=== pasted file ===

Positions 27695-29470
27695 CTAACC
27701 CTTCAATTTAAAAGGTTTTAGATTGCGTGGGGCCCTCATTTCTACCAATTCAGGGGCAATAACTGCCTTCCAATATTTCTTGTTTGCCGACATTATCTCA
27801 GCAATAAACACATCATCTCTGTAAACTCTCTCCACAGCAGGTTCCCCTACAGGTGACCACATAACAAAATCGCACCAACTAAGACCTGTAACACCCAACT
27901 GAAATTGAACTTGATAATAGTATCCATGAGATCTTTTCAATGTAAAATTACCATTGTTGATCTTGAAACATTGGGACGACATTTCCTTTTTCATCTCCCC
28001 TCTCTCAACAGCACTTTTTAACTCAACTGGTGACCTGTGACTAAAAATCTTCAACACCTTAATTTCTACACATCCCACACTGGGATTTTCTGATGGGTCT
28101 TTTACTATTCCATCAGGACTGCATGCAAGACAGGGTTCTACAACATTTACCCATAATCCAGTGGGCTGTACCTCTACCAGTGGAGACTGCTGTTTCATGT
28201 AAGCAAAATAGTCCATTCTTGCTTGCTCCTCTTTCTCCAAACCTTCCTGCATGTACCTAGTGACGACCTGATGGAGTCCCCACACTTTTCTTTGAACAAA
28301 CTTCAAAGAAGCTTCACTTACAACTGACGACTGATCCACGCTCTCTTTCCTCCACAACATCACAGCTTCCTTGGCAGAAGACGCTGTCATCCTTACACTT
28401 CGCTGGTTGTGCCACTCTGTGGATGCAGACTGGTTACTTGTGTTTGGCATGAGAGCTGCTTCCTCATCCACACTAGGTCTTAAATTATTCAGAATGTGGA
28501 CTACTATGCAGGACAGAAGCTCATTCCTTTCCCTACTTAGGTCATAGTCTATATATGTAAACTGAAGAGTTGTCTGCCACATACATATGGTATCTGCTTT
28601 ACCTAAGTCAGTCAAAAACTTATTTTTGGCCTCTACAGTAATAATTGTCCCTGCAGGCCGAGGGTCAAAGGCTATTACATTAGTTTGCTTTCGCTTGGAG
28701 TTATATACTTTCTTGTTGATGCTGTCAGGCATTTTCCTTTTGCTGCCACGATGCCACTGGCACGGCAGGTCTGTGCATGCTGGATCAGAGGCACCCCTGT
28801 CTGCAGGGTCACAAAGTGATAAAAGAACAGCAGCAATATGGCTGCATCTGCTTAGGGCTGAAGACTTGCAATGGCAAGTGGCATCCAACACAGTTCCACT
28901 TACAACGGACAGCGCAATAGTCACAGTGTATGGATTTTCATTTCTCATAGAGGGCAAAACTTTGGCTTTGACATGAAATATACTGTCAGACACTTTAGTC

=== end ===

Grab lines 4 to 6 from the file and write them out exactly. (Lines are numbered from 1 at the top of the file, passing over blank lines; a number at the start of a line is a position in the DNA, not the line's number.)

27801 GCAATAAACACATCATCTCTGTAAACTCTCTCCACAGCAGGTTCCCCTACAGGTGACCACATAACAAAATCGCACCAACTAAGACCTGTAACACCCAACT
27901 GAAATTGAACTTGATAATAGTATCCATGAGATCTTTTCAATGTAAAATTACCATTGTTGATCTTGAAACATTGGGACGACATTTCCTTTTTCATCTCCCC
28001 TCTCTCAACAGCACTTTTTAACTCAACTGGTGACCTGTGACTAAAAATCTTCAACACCTTAATTTCTACACATCCCACACTGGGATTTTCTGATGGGTCT